Originally published on Wed December 14, 2011 3:59 am

Republican presidential candidate Newt Gingrich is new to his front-runner status, but he's hardly new to Washington.

He has spent decades weaving relationships in and around government — starting with his successful campaign to win the House majority back in the early 1990s. Some of his most ardent supporters now worked with him back then — but some of his angriest opponents did, too.

'He's A Quality Guy'

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Politics
4:00 am
Tue November 22, 2011

Did Bush Tax Cuts Foreshadow Supercommitte's Failure?

Lawmakers have spent much of this year struggling to reach a deal that could get budget deficits under control. But the problem has been developing for at least a decade.

Young voters might not be familiar with the government of the year 2000 — at least not by its balance sheet. The economy: booming. Tax revenue: rolling in. Expenses for war: none. And to top it off, there was a $200 billion surplus.

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Politics
12:01 am
Mon November 14, 2011

On Capitol Hill, Rand's 'Atlas' Can't Be Shrugged Off

The Russian-born American novelist Ayn Rand testifies before the House Un-American Activities Committee on Oct. 20, 1947.
Bettmann CORBIS

Originally published on Mon November 14, 2011 8:25 pm

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Election 2012
8:00 am
Sat November 5, 2011

Herman Cain's Base Ponders His Accusations

Transcript

SCOTT SIMON, host: Now, listening to this news you may come away with an impression of Herman Cain beset by controversy and scandal. But at a Washington, D.C. conference hosted by the Conservative Americans for Prosperity group, Mr. Cain elicited a very different response. NPR's Andrea Seabrook has this report.

ANDREA SEABROOK: Judging by this crowd, Herman Cain has taken conservatives by storm.

FREDERICK MCKINLEY: Mr. Cain is wonderful individual.

SEABROOK: Frederick McKinley from Jackson, Mississippi.

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Politics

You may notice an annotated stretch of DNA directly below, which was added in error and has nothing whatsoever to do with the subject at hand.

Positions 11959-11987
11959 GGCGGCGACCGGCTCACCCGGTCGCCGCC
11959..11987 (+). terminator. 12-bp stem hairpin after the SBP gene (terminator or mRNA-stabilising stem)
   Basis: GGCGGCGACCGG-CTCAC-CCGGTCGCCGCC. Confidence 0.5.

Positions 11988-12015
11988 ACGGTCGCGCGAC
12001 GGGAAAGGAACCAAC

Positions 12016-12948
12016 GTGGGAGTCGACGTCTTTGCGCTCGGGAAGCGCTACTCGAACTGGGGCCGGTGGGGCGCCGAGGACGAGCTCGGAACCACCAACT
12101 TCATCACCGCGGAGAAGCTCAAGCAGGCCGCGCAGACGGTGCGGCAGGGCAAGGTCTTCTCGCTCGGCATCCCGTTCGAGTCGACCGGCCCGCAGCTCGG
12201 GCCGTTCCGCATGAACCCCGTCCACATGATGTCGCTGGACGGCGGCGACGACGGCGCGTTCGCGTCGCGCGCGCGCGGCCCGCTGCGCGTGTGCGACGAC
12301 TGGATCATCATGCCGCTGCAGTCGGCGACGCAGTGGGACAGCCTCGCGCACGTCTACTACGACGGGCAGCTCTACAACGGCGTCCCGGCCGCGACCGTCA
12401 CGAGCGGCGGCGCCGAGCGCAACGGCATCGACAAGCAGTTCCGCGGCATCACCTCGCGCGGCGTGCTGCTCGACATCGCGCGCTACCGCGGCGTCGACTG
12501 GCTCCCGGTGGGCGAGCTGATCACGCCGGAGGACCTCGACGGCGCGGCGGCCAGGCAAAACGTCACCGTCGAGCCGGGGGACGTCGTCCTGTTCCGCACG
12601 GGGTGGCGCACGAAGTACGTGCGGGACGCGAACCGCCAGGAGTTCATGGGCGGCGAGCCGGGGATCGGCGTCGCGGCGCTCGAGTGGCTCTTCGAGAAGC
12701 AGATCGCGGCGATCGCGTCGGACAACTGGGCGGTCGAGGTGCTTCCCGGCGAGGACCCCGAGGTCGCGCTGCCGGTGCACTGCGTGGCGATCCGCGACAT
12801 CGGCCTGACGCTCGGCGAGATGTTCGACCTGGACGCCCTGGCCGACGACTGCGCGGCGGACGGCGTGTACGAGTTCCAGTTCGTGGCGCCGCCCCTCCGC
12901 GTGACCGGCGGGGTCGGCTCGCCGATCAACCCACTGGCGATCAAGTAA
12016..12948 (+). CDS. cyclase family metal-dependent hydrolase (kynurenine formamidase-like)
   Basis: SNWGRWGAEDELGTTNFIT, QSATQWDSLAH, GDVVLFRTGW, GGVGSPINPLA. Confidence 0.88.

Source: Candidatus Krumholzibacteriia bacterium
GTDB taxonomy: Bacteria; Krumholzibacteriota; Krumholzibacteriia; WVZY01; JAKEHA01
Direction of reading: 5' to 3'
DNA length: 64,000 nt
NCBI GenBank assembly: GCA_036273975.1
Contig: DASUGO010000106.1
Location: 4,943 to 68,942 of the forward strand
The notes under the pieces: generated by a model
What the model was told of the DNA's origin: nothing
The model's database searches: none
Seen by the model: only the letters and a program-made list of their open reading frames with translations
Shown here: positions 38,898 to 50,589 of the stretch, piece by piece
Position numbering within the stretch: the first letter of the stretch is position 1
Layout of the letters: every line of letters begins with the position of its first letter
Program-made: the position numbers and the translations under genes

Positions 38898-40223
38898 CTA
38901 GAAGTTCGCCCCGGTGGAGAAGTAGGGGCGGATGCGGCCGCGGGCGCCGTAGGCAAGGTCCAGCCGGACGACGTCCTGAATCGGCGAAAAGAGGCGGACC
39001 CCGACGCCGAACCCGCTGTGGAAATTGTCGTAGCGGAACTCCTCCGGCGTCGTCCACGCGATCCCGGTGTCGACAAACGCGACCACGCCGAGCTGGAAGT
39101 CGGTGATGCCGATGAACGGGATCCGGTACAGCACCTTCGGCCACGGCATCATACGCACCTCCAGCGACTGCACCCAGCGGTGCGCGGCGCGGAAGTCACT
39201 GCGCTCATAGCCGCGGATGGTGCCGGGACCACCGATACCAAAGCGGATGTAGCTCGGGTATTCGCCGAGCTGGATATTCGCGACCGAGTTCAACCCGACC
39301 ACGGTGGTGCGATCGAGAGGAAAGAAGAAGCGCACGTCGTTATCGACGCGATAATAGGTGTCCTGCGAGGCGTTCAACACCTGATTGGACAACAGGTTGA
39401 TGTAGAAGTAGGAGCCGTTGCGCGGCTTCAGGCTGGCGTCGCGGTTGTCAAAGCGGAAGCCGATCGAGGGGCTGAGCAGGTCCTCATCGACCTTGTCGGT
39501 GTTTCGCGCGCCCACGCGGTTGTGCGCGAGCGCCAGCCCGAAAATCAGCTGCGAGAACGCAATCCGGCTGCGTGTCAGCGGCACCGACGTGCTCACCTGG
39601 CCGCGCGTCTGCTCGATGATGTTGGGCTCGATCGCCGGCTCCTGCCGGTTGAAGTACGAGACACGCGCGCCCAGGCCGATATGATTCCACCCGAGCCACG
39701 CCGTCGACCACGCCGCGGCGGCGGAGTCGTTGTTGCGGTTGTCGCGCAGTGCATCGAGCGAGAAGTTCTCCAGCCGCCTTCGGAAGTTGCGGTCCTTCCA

2:17 pm
Wed October 26, 2011

Pressure Is On For House GOP Freshman To Fundraise

House Republican freshman, some of whom shown here in April, are learning that fundraising is a big part of the job.

Chip Somodevilla Getty Images

Last month, the Democratic Congressional Campaign Committee raised almost double what its Republican counterpart took in despite that the GOP holds the majority in the House. One group of Republicans that seems to be having a tough go of it is that huge class of freshman Republicans who took 2010 by storm.

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Economy
5:36 pm
Thu October 13, 2011

Silence Of Super(secret)committee May Be Progress

The debt reduction supercommittee had its first public meeting three weeks ago. The committee has been largely silent since then and this may be a sign of progress.

J. Scott Applewhite AP

On Capitol Hill, the Joint Select Committee on Deficit Reduction has been very quiet. Also known as the supercommittee, it was created by Congress this summer and is tasked with finding at least 1.2 trillion dollars in cuts over the coming decade. But, so far, its members are keeping their ideas for doing that on the down-low — and that may be a good sign.

It's been weeks since the committee had an open hearing. In fact, it's only had three meetings total — the first of which was to set up its rules.

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Law
12:58 am
Sun October 9, 2011

A Matter Of Interpretation: Justices Open Up

Supreme Court Justices Stephen Breyer (left) and Antonin Scalia testify during a hearing before the Senate Judiciary Committee Wednesday. The justices showed that while they are legal opposites, they are by no means opponents.

Alex Wong Getty Images

In a rare moment, two Supreme Court justices appeared before a Senate committee on Wednesday for a hearing about the role of judges under the U.S. Constitution. Among the topics of discussion was the granddaddy of all legal debates: how to interpret the Constitution.

Justice Antonin Scalia is a staunch conservative, what he calls an "originalist." He believes judges should determine the framers' original intent in the words of the constitution, and hew strictly to it.